Guilty Melody

Last updated

Guilty Melody
Directed by Richard Pottier
Written by
Produced byFriedrich Deutschmeister
Cinematography Jan Stallich
Music by Nicholas Brodszky
Franco London Films
Distributed by Associated British Film Distributors
Release date
22 July 1936
Running time
75 minutes
CountryUnited Kingdom

Guilty Melody is a 1936 British drama film directed by Richard Pottier and starring Don Alcaide, Gitta Alpar and John Loder. [1] It was based on a short story by Hans José Rehfisch. In the film, a British spy falls in love with a singer whose husband is working for the enemy. It was made at Ealing Studios by the independent company Franco London Films. [2] The film's sets were designed by art director Holmes Paul.


A separate French-language version Disk 413 was also made.


Related Research Articles

Gitta Sereny Austrian-British writer and historian

Gitta Sereny, CBE was an Austrian-British biographer, historian, and investigative journalist who came to be known for her interviews and profiles of infamous figures, including Mary Bell, who was convicted in 1968 of killing two children when she herself was a child, and Franz Stangl, the commandant of the Treblinka extermination camp.

Gitta Alpár American opera singer

Gitta Alpár, was a Hungarian-born opera and operetta soprano.

Nicholas "Slug" Brodszky was a composer of popular songs for the theatre and for films.

John Loder (actor) British actor (1898–1988)

John Loder was established as a British film actor in Germany and Britain before migrating to the United States in 1928 for work in the new talkies. He worked in Hollywood for two periods, becoming an American citizen in 1947. After living also in Argentina, he became a naturalized British citizen in 1959.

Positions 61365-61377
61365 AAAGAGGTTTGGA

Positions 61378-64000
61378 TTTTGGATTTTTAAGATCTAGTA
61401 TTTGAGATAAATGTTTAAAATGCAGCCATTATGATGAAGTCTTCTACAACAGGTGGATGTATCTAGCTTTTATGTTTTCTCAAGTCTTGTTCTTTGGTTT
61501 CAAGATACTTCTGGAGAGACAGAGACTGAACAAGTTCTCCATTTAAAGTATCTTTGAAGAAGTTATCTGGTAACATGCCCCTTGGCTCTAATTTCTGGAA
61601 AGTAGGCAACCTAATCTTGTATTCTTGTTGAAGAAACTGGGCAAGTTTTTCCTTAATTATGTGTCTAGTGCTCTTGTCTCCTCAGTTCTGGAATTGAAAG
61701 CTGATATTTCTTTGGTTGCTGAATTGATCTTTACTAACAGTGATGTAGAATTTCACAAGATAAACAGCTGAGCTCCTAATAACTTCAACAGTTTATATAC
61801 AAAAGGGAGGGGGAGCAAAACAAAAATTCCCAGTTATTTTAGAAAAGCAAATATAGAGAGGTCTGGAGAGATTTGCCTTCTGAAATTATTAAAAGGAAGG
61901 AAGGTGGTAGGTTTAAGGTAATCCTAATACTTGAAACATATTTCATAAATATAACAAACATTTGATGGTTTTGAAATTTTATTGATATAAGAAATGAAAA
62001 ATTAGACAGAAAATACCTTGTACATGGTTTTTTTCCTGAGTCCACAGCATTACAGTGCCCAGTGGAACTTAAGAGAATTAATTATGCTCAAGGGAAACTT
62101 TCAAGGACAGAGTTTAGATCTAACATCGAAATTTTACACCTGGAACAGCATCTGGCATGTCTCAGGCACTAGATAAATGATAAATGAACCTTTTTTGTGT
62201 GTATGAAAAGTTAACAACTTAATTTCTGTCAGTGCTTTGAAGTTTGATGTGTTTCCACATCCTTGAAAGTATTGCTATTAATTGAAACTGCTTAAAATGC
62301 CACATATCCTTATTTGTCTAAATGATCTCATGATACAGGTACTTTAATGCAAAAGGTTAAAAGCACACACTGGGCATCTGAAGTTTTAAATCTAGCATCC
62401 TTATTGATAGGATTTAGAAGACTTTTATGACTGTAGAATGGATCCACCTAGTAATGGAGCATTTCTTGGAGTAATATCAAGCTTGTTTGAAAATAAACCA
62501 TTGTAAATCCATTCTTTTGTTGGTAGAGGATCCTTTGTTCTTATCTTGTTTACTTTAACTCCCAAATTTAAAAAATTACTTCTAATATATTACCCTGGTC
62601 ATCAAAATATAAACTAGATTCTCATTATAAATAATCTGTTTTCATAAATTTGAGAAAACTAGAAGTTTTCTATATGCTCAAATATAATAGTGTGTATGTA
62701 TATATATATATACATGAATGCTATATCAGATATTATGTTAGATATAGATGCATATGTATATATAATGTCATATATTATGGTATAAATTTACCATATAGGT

<i>The Loves of Madame Dubarry</i> 1935 British film

I Give My Heart is a 1935 British historical film adapted from the stage operetta The DuBarry by Carl Millöcker and arranged by Theo Mackeben. Directed by Marcel Varnel, and produced by British International Pictures (BIP). It is based on the life of Madame Du Barry.

Gitta may refer to:

The House of the Arrow is a 1930 British mystery film directed by Leslie S. Hiscott and starring Dennis Neilson-Terry, Benita Hume and Richard Cooper. It was based on the 1924 book The House of the Arrow, and its subsequent stage play adaptation by A.E.W. Mason, part of his Inspector Hanaud series. It was one of four film adaptations of the story. It was made at Twickenham Studios. A quota quickie, it was distributed by the American company Warner Brothers. A separate French-language version La Maison de la Fléche was also produced at Twickenham directed by Henri Fescourt.

<i>The Ringer</i> (1931 film) 1931 film

The Ringer is a 1931 British crime film directed by Walter Forde and starring Patric Curwen, Esmond Knight, John Longden and Carol Goodner. Scotland Yard detectives hunt for a dangerous criminal who has recently returned to England. The film was based on the 1925 Edgar Wallace story The Gaunt Stranger, which is the basis for his play The Ringer. Forde remade the same story in 1938 as The Gaunt Stranger. There was also a silent film of The Ringer in 1928, and a 1952 version starring Donald Wolfit.